It just goes to show you never stop learning.

Dandelion (Taraxacum officinale)

Dandelion (Taraxacum officinale). Photo: Jenny Somervell


You don’t need to have an herb garden to use herbs. Bronwyn highlights five common weeds with valuable medicinal and nutritional benefits.

Taraxacum officinalis
Dandelion is an excellent bitter herb for stimulating the digestive juices, and it’s also a diuretic, supporting elimination by the kidneys.
How to use: finely chop leaves into a salad or dry and make a tea.
To dry roots: dig the root, wash, chop and dry in a low oven (about 30°C), or dry for a couple of days in a dehydrator. You need to chop it first because you won’t be able to afterwards.

Galium aparine
Cleavers is a good cleanser and supports the lymphatic system. This sticky, clingy weed grows abundantly in hedgerows in the cooler months and carries burred seeds, which stick to clothing (and your pets).
How to use: pick a large bowl before the plants goes to seed, chop roughly and pour cold water over it (the foliage is too delicate for hot water). Let it stand overnight and drink over the next day or two, or use it to make a wild weed pesto.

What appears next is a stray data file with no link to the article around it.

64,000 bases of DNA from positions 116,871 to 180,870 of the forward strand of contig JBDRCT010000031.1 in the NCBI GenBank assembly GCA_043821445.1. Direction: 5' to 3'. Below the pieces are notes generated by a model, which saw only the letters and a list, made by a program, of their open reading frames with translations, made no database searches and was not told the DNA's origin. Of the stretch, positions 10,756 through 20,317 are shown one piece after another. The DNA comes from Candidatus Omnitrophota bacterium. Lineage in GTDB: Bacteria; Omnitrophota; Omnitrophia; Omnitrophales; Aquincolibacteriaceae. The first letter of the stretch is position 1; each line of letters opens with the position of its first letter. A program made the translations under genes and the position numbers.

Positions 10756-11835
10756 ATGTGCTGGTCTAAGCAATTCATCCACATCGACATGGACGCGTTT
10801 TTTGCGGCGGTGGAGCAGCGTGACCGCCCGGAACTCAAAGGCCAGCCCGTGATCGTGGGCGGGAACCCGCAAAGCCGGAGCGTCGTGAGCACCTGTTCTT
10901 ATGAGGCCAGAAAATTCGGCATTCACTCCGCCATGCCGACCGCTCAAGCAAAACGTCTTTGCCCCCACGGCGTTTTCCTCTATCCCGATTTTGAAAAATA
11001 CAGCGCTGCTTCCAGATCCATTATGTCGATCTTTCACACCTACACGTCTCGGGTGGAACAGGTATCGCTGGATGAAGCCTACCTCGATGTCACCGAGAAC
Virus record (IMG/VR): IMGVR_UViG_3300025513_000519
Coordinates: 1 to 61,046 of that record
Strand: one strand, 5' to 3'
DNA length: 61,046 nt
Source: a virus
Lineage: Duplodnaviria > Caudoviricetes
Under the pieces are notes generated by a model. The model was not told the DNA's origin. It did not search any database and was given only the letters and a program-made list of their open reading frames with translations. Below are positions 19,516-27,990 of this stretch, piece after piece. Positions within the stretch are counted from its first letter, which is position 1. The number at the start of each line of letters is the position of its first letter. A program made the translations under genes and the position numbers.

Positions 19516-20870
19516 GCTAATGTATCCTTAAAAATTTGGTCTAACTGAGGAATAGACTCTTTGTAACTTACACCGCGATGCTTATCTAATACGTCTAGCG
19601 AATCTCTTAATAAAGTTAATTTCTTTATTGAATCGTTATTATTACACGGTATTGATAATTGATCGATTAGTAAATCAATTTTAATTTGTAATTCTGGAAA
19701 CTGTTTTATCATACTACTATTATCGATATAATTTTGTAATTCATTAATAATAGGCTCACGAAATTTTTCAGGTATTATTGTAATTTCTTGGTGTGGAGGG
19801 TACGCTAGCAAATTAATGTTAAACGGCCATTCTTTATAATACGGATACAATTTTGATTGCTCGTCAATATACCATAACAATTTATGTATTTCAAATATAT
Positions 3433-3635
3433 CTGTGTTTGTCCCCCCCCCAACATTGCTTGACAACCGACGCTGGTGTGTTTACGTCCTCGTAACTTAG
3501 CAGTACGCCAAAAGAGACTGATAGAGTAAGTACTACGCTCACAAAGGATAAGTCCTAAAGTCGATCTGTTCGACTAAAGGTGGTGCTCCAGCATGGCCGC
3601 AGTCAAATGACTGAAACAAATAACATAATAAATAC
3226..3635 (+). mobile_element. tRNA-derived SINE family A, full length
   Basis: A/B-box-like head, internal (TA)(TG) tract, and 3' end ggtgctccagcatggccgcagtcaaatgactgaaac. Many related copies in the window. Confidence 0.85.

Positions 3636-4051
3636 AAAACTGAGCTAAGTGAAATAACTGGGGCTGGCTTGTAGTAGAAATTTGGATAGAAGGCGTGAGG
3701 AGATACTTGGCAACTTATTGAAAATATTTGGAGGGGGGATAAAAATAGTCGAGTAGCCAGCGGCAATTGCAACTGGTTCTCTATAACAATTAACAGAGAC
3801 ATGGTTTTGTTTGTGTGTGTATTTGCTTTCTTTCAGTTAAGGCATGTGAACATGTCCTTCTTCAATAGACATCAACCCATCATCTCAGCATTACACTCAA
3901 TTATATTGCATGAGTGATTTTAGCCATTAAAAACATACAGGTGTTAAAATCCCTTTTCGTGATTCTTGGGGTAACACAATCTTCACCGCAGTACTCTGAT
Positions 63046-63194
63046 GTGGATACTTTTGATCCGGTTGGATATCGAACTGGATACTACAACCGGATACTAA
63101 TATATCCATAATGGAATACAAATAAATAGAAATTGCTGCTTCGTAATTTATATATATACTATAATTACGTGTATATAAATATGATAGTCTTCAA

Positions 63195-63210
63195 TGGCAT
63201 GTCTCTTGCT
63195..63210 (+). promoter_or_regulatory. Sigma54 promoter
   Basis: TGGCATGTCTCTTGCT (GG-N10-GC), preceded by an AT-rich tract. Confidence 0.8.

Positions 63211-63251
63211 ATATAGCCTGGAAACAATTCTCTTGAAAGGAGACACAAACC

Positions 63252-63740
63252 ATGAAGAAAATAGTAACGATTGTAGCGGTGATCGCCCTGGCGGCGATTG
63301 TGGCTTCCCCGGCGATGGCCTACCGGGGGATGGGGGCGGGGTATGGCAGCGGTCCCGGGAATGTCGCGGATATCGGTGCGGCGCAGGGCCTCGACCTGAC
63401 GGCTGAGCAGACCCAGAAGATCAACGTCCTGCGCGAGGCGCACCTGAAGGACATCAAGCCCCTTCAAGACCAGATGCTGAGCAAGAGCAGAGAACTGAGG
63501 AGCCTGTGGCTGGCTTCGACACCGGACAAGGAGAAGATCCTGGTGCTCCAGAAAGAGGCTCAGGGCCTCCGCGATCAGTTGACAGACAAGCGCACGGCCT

Borago officinalis
Borage supports the adrenal glands. Traditionally it was used for courage by the Romans who made a drink of borage before going to war.
How to use: chop very young leaves into salads. Put fl owers and leaves in ice drinks, ice cubes and jellies. “It gives a nice cucumber fl avour,” says Bronwyn.

Urtica dioca
Nettles are an excellent tonic, packed with nutrients like iron, potassium, silica, calcium, and vitamins A, K and B.
How to use: place 30g of dried nettles in a preserving jar and pour a litre of boiled water over them. Put the lid on, stand for 12 hours, then strain. This mix will keep for up to two days and can be diluted with apple, pomegranate or blueberry juice. It can be drunk cold or used as a base for iced tea. “If you want to heat it, do not microwave,” says Bronwyn. “It destroys all the goodness. Instead use half and half with boiled water or gently heat in a pot.”

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Lemon balm
Melissa officinalis